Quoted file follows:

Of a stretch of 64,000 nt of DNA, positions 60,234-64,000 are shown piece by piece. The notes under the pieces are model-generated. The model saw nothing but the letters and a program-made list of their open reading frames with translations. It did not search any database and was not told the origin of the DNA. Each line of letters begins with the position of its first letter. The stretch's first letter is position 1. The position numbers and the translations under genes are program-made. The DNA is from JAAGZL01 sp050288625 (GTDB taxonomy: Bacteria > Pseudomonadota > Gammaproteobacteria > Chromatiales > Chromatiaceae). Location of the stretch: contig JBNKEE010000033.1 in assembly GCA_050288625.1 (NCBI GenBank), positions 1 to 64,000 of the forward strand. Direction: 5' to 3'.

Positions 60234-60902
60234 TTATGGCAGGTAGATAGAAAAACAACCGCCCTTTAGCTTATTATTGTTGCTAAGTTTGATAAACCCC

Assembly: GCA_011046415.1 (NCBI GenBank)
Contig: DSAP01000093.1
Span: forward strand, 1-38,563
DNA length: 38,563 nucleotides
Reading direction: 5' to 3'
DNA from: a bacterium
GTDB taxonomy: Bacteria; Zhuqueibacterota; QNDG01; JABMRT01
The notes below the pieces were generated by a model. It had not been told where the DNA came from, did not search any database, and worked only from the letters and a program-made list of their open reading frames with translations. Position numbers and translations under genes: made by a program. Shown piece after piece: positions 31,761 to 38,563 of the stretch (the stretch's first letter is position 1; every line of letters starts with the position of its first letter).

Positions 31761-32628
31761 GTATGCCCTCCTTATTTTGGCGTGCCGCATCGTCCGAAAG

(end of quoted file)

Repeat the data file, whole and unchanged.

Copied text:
Of a stretch of 64,000 nt of DNA, positions 60,234-64,000 are shown piece by piece. The notes under the pieces are model-generated. The model saw nothing but the letters and a program-made list of their open reading frames with translations. It did not search any database and was not told the origin of the DNA. Each line of letters begins with the position of its first letter. The stretch's first letter is position 1. The position numbers and the translations under genes are program-made. The DNA is from JAAGZL01 sp050288625 (GTDB taxonomy: Bacteria > Pseudomonadota > Gammaproteobacteria > Chromatiales > Chromatiaceae). Location of the stretch: contig JBNKEE010000033.1 in assembly GCA_050288625.1 (NCBI GenBank), positions 1 to 64,000 of the forward strand. Direction: 5' to 3'.

Positions 60234-60902
60234 TTATGGCAGGTAGATAGAAAAACAACCGCCCTTTAGCTTATTATTGTTGCTAAGTTTGATAAACCCC

Assembly: GCA_011046415.1 (NCBI GenBank)
Contig: DSAP01000093.1
Span: forward strand, 1-38,563
DNA length: 38,563 nucleotides
Reading direction: 5' to 3'
DNA from: a bacterium
GTDB taxonomy: Bacteria; Zhuqueibacterota; QNDG01; JABMRT01
The notes below the pieces were generated by a model. It had not been told where the DNA came from, did not search any database, and worked only from the letters and a program-made list of their open reading frames with translations. Position numbers and translations under genes: made by a program. Shown piece after piece: positions 31,761 to 38,563 of the stretch (the stretch's first letter is position 1; every line of letters starts with the position of its first letter).

Positions 31761-32628
31761 GTATGCCCTCCTTATTTTGGCGTGCCGCATCGTCCGAAAG